Historic Land Use Plan Advances in Northern Canada

Proposal would enable Inuit to co-manage the largest terrestrial and marine planning area in the world

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Historic Land Use Plan Advances in Northern Canada
Clyde River
Community members travel by dog team through Clyde River in Nunavut, Canada’s northernmost province. An Indigenous-led effort to create a Nunavut Land Use Plan would offer significant ecological and economic benefits for those who live here.
Courtesy of Jakob Gearheard

Land use planning underway in Canada’s newest territory of Nunavut could provide a model for Indigenous-led efforts to balance the needs of ecosystems, local communities, and sustainable development.

Nunavut, which covers a vast portion of the Canadian Arctic and makes up one-fifth of Canada, is rich in natural splendor and wildlife. This 1.9-million-square-kilometer (733,594-square-mile) territory is part of the ancestral home of Inuit. It was established in 1999 as part of the Nunavut Land Claims Agreement between Inuit of the Nunavut Settlement Area, as represented by the Tunngavik Federation of Nunavut, and the Government of Canada, which enshrined a separate public government for the territory, whose population is 85% Inuit. 

The Nunavut agreement recognizes Inuit legal right to harvest and manage wildlife in Nunavut, as well as to extract nonrenewable resources and to share federal government royalties from oil, gas, and mineral development on federal lands. The agreement established the Nunavut Planning Commission, a co-management regime whose members are appointed by Nunavut Tunngavik Inc. (formerly the Tunngavik Federation of Nunavut), the three regional Inuit associations (Qikiqtani Inuit Association, Kivalliq Inuit Association, and Kitikmeot Inuit Association), the Government of Canada, and the Government of Nunavut. The commission is responsible for the development, implementation, and monitoring of land use plans that guide and direct resource use and development in the Nunavut Settlement Area.

Following years of negotiations, public review, and multiple revisions, the commission issued a draft Nunavut Land Use Plan (NLUP) in July 2021, categorizing development and conservation locations into three groups:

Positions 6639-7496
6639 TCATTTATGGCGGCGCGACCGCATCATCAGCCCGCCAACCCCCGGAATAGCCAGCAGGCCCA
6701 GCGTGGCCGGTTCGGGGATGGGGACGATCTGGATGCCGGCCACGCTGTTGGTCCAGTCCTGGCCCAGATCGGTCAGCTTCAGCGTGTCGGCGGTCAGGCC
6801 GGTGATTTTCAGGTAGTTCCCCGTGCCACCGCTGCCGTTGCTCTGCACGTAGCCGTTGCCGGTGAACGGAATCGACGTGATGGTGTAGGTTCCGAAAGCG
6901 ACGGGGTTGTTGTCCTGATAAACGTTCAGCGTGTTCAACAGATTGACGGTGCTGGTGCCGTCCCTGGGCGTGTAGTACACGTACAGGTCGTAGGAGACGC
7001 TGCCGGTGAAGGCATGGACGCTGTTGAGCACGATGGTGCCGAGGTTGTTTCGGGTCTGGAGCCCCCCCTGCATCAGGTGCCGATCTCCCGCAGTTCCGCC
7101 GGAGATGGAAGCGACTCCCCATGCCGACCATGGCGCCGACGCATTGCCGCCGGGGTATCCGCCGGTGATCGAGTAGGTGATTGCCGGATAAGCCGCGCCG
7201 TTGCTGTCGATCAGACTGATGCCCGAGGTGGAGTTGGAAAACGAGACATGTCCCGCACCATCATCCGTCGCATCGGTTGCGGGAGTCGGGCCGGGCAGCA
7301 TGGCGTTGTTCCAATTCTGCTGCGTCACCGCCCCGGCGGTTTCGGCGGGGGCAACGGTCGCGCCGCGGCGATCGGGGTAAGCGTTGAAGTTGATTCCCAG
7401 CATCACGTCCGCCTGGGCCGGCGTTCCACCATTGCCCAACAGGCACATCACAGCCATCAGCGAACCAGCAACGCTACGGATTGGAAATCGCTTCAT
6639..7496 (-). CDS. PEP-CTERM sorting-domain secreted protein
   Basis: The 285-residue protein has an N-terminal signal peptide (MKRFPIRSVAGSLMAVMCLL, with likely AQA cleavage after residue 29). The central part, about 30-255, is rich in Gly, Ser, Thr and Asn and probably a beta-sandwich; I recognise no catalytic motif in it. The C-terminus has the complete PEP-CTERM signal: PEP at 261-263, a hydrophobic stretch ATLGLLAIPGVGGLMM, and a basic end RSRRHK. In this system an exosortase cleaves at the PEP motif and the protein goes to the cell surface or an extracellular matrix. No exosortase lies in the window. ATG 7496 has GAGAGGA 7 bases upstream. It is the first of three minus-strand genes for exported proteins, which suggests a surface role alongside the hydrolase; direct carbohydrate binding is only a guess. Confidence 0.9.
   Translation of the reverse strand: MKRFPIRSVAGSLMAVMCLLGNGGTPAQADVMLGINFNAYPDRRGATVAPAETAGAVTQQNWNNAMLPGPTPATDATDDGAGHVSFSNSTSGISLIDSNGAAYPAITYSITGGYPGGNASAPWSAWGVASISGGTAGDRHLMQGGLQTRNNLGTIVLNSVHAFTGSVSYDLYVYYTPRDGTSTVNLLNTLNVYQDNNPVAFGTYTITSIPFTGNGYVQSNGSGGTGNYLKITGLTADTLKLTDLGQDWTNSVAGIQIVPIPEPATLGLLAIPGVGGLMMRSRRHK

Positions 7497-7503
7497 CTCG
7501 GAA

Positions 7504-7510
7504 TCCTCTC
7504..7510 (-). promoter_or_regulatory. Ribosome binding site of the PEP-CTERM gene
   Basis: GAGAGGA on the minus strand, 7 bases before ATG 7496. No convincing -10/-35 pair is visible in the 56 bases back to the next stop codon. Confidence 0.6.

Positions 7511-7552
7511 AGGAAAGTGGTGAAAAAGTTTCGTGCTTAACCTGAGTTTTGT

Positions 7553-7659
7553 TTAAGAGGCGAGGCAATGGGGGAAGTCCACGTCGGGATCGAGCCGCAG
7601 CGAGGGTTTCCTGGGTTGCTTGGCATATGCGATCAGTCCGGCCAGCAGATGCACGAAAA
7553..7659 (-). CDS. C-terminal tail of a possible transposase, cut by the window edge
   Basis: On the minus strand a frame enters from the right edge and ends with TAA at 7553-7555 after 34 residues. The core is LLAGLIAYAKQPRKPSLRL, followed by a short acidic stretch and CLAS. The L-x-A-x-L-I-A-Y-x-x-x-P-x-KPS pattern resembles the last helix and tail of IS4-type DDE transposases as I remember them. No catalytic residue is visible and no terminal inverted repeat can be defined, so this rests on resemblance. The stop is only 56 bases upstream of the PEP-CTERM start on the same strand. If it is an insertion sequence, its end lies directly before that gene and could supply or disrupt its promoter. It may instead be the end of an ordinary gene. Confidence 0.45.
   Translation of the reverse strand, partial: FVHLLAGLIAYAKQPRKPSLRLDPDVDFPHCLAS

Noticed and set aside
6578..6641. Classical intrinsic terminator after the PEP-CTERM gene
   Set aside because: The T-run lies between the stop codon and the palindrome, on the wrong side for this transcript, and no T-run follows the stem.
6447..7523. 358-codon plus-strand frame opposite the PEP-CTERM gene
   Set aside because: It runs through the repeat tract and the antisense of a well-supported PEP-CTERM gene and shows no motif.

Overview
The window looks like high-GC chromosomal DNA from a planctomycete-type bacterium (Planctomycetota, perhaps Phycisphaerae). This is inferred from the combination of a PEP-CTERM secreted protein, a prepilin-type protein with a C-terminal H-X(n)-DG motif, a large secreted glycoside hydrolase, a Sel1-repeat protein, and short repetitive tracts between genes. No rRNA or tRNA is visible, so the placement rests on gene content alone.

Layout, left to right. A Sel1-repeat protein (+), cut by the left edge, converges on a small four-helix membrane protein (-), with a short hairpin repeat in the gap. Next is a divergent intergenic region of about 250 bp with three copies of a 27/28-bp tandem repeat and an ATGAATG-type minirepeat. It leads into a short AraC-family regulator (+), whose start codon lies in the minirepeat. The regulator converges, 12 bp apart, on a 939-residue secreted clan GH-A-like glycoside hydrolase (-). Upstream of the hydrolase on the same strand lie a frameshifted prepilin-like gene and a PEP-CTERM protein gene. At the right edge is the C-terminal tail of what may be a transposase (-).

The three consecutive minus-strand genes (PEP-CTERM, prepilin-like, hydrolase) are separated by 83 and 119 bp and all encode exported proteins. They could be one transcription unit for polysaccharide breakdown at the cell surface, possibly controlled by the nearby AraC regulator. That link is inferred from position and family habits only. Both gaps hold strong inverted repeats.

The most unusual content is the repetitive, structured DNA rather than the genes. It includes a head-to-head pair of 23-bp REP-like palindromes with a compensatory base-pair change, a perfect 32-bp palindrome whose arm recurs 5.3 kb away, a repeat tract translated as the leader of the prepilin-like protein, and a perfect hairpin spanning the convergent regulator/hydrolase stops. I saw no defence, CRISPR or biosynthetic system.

• Limited Use Areas, characterized by the year-round prohibition of one or more types of land use. They may also include requirements such as seasonal prohibitions on certain land uses or setback requirements around important features.
  • Conditional Use Areas, characterized by requirements such as seasonal prohibitions on certain land uses or setback requirements around important features.
  • Mixed Use Areas that have been identified for their potential to support a variety of land uses, characterized by no prohibited uses or requirements.

Under the draft plan, existing safeguards would be strengthened. In addition, the plan would not affect established national parks, national marine conservation areas—such as Tallurutiup Imanga—and other designated sites or joint agreements in Nunavut administered by Parks Canada, which would retain their full protected status.

The commission is seeking input from local communities through a series of in-person public hearings that are expected to wrap up this fall. Insights from those engagements will inform the final plan, which the commission will submit to Nunavut Tunngavik Inc., the Government of Nunavut, and the Government of Canada for final approval and implementation in 2023.

Once approved, the NLUP could provide a blueprint for Indigenous-led efforts in Canada and elsewhere to offer significant ecological and economic benefits to large tracts of terrestrial and marine areas and could significantly contribute to the achievement of Canada’s commitment to protect 30% of land, inland waters, coasts, and oceans by 2030.

The Pew Charitable Trusts, with partner Friends of Land Use Planning, supports inclusive and comprehensive planning and Inuit’s lead role in determining appropriate natural resource use based on the ecological, economic, and cultural value of these areas to local communities.   

With climate change affecting Arctic and sub-Arctic environments at a faster rate than most places on the planet, conserving Nunavut’s vast biodiversity is critical to safeguarding people and nature in Nunavut, across Canada, and around the world.

Victoria Sheppard works on The Pew Charitable Trusts’ conserving life in Canada’s oceans project in Ottawa.